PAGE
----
Immigrant home buying up over time
Gary Pinnell | Highlands TodaySEBRING - When Marcial Librado emigrated from Mexico to the United States in 1985, he picked citrus in Sebring and Lake Placid.
Published: February 7, 2013
Published: February 7, 2013
Like most strangers in a strange land, his life was less stable then, but 13 years later, Librado bought a home in Sebring.
Family members came too, and it was hard for them to find a place to stay, so Librado bought a second house in 2000.
According to the U.S. Census Bureau, 52 percent of foreign-born householders owned their homes in 2011. That compares with 67 percent of native-born householders who owned their homes.
However, the Census Bureau added, the longer foreign-born residents are in the U.S., the more likely they are to invest in a home. The report released last week, "Homeownership Among the Foreign-Born Population," is based on 2011 American Community Survey data.
"Homeownership is a goal shared by many residents of the United States, both native- and foreign-born, citizen and noncitizen," said Elizabeth Grieco, the Census Bureau's Foreign-Born Population Branch chief. "For immigrants in particular — who maintain nearly one in seven households in the U.S. — making the transition from renter to homeowner represents a significant investment in the United States."
"They're very conscious of owning a home," said Jeanny Campbell, a broker agent with RE/MAX Realty Plus in Sebring. A Puerto Rican, she is an American native who speaks Spanish. "They appear to have cash. They are not 100 percent financing, and they seem to be more accepting of what they can afford. They're OK with not having the fancy features."
Canadians are also significant buyers in the Highlands market, Campbell said.
The report found that foreign-born naturalized citizens were more likely to own their homes than foreign-born noncitizens, and Librado, now 47, fits the profile there too.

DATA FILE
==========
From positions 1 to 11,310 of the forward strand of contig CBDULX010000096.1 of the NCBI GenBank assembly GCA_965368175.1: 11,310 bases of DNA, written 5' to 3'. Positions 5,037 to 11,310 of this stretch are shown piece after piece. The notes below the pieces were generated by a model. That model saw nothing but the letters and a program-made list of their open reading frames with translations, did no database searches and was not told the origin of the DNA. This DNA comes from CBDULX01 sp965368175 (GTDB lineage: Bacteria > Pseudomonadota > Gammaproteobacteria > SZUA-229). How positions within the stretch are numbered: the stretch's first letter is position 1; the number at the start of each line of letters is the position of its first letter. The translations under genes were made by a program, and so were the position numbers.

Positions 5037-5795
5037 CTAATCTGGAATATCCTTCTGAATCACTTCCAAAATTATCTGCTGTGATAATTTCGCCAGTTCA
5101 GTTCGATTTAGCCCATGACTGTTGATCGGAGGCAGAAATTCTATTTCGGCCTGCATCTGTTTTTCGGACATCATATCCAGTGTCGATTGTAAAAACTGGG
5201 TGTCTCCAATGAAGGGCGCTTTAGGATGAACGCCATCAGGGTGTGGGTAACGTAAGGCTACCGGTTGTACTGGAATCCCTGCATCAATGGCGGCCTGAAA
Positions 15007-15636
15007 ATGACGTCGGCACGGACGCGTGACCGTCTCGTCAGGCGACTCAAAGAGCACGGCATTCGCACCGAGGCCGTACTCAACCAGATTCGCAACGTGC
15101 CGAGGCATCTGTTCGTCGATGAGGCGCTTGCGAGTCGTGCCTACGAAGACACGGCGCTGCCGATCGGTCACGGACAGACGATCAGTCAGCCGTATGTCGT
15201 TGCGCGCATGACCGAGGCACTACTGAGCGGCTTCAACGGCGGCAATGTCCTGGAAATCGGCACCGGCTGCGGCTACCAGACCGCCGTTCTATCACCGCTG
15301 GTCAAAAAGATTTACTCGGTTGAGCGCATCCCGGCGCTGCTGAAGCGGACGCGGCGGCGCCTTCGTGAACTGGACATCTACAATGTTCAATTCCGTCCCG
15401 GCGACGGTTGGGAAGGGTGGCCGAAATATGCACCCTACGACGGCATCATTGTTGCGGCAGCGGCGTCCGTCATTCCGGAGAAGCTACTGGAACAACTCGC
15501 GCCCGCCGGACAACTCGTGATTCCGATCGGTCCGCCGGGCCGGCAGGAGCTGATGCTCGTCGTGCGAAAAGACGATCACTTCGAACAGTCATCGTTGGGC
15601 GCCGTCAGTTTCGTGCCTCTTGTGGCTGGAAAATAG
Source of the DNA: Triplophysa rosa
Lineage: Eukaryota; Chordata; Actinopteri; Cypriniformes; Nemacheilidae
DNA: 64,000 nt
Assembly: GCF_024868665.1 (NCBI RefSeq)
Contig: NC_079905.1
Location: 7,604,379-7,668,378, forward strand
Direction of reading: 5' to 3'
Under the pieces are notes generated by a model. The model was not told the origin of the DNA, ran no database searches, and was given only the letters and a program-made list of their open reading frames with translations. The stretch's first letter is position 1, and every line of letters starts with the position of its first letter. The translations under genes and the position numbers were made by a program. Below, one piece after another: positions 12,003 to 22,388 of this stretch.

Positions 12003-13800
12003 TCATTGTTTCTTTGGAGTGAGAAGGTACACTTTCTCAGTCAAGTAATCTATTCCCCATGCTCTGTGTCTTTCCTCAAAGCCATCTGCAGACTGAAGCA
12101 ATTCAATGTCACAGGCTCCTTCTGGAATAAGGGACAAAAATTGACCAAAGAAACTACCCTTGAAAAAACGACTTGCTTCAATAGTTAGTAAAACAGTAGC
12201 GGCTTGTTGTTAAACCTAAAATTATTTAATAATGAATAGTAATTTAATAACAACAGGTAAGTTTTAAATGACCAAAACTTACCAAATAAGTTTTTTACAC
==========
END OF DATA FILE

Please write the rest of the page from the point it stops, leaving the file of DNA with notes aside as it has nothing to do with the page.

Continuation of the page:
"Rates of homeownership among foreign-born households also increased with time spent in the United States," the report said.
In naturalized citizen households, 66 percent were owner-occupied. That compares with 34 percent of noncitizen households.
Today, Librado works with his son at Hidden Acres Nursery, between Sebring and Lake Placid.
"Recently, my dad started working with me in the lab part of the company," said Santiago Librado. "It consists of sterilizing small tubs for tissue culture of a breed of grass called 'red fountain grass,' which is then sent outside to be planted in greenhouses. But the other part is usually planting and maintaining the grass that is growing."
Among current foreign-born householders who entered the country before 1980, nearly three-fourths owned rather than rented. Among households headed by someone who entered the U.S. since 2000, only one-fourth were owned.
According to the census brief, just 10 metropolitan statistical areas accounted for about half the nation's foreign-born households in 2011, led by New York, Los Angeles and Miami.
Homeownership by foreign-borns varied around the country. States such as Alaska, Maine, Michigan, New Hampshire and New Mexico had homeownership rates of about 60 percent among foreign-born households.
Home ownership rates varied by region of birth: 66 percent of householders from Europe were owner-occupied, compared with 40 percent of households headed by someone born in Africa.
In general, foreign-born households with a householder from Europe or Asia were more likely to own and occupy their homes than those headed by someone from Africa or Latin America, but Hispanics like Librado are reversing that trend.
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